|M.Sc Student||Ziv Charas|
|Subject||The Effect of Particle Migration on the Mechanical Behavior|
of Methane Hydrate Sediment
|Department||Department of Civil and Environmental Engineering||Supervisor||Professor Klar Assaf|
|Full Thesis text - in Hebrew|
Methane hydrate is a solid like ice material which can be found in equilibrium under large stresses and/or low temperatures. The total amount of hydrate in the world is evaluated to be as twice as the sum of fossil energy known today. Therefore both academia and industry consider methane hydrate as a potential energy source for future years, investing significant time and effort into its research, focusing on different methods for gas hydrate extraction and energy production. Recent field experiments, involving the depressurization method for gas hydrate extraction, were prematurely terminated due to excessive sand production. In the depressurization production method the wellbore pressure is reduced, leading to two main field reactions which may be associated with sand migration and production: the first creates a flow gradient towards the borehole which increases the drag force influence on the soil skeleton; the second leads to hydrate dissociation into water and gas. Most of previous research works on the topic of gas hydrate have neglected the sand migration phenomenon.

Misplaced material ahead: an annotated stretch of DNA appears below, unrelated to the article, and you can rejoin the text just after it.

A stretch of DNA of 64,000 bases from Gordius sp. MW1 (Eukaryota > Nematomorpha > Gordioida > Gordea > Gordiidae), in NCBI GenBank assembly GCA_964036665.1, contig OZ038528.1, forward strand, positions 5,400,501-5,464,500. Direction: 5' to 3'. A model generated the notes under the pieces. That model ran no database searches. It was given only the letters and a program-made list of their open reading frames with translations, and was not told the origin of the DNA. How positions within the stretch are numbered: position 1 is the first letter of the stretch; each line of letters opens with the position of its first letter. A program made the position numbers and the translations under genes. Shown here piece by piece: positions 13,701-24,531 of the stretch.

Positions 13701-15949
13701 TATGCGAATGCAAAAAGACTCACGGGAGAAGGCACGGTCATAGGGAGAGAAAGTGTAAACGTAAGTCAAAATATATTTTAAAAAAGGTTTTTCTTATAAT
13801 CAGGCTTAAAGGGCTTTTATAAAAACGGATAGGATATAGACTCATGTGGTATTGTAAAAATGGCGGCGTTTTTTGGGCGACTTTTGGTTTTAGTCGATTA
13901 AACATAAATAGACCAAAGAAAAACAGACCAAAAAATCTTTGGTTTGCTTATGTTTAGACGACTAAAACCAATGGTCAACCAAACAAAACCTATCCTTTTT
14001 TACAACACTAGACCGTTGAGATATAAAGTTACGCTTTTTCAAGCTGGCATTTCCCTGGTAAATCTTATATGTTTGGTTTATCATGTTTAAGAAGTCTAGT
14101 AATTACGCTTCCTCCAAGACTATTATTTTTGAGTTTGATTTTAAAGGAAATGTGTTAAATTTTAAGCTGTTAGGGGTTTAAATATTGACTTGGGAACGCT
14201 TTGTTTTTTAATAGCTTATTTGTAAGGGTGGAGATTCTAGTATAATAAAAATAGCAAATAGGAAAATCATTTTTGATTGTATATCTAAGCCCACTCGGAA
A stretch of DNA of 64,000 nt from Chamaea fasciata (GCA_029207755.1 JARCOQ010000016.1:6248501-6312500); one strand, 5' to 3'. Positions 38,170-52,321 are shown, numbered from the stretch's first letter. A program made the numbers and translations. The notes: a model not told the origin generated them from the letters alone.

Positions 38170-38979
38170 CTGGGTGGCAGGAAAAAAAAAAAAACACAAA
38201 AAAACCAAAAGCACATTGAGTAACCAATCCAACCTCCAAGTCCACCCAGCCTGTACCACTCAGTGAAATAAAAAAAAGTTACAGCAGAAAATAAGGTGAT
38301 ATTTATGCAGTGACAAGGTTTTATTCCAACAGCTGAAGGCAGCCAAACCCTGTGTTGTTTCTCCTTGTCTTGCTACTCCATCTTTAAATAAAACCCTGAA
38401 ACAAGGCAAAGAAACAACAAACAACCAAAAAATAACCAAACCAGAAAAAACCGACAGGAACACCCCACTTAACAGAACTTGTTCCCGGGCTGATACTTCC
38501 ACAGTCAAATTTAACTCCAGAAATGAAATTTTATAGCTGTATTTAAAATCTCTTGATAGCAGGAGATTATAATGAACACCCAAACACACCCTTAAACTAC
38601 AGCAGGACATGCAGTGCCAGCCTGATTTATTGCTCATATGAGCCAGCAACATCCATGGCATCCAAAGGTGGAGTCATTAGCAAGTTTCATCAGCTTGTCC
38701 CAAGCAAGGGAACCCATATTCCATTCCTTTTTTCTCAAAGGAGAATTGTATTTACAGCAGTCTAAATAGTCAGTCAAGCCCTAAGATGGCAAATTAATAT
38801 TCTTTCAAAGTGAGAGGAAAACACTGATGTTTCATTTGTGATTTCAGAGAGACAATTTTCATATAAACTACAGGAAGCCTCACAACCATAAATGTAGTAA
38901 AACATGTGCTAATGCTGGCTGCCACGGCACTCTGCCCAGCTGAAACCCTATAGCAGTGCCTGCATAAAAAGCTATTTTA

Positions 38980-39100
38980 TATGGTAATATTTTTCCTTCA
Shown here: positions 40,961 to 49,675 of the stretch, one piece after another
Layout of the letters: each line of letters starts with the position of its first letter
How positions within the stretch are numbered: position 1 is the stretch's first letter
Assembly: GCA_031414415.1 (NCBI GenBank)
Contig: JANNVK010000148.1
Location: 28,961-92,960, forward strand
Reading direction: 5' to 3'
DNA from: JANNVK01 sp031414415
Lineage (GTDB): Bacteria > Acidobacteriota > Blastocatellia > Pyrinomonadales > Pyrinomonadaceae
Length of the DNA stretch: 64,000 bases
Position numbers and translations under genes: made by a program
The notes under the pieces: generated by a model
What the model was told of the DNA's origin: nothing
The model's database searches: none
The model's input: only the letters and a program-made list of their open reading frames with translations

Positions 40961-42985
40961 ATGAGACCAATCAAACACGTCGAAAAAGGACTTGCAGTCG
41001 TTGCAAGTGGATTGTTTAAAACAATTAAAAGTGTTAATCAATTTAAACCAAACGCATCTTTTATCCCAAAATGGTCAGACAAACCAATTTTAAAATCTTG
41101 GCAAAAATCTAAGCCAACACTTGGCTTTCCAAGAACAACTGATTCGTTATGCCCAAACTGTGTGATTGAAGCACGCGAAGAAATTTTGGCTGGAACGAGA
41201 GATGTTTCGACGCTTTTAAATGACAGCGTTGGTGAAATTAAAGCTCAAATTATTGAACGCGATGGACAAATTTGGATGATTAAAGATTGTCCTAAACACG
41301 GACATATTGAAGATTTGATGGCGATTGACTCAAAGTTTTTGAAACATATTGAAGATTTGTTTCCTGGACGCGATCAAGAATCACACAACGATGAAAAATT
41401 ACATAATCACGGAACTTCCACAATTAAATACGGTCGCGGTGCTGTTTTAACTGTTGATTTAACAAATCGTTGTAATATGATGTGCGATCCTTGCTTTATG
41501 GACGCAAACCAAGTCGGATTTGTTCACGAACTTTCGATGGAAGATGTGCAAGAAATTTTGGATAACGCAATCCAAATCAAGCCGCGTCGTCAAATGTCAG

This thesis offers a hydro-mechanical-thermo-chemical formulation for gas hydrate which includes the sand migration phenomenon. It includes  the influence of shear deformation on the sand production;  criteria for detachment and settling of soil particles;  the strengthening of the soil and limitation of sand migration as function of hydrate saturation.
The formulation was written in a differential form as a C DLL to be incorporated within the finite difference code, FLAC3D. The formulation was verified against previous research works for the case of "no sand migration". A parametric study was performed to evaluate the impact and importance of sand migration, for cases with and without hydrate dissociation.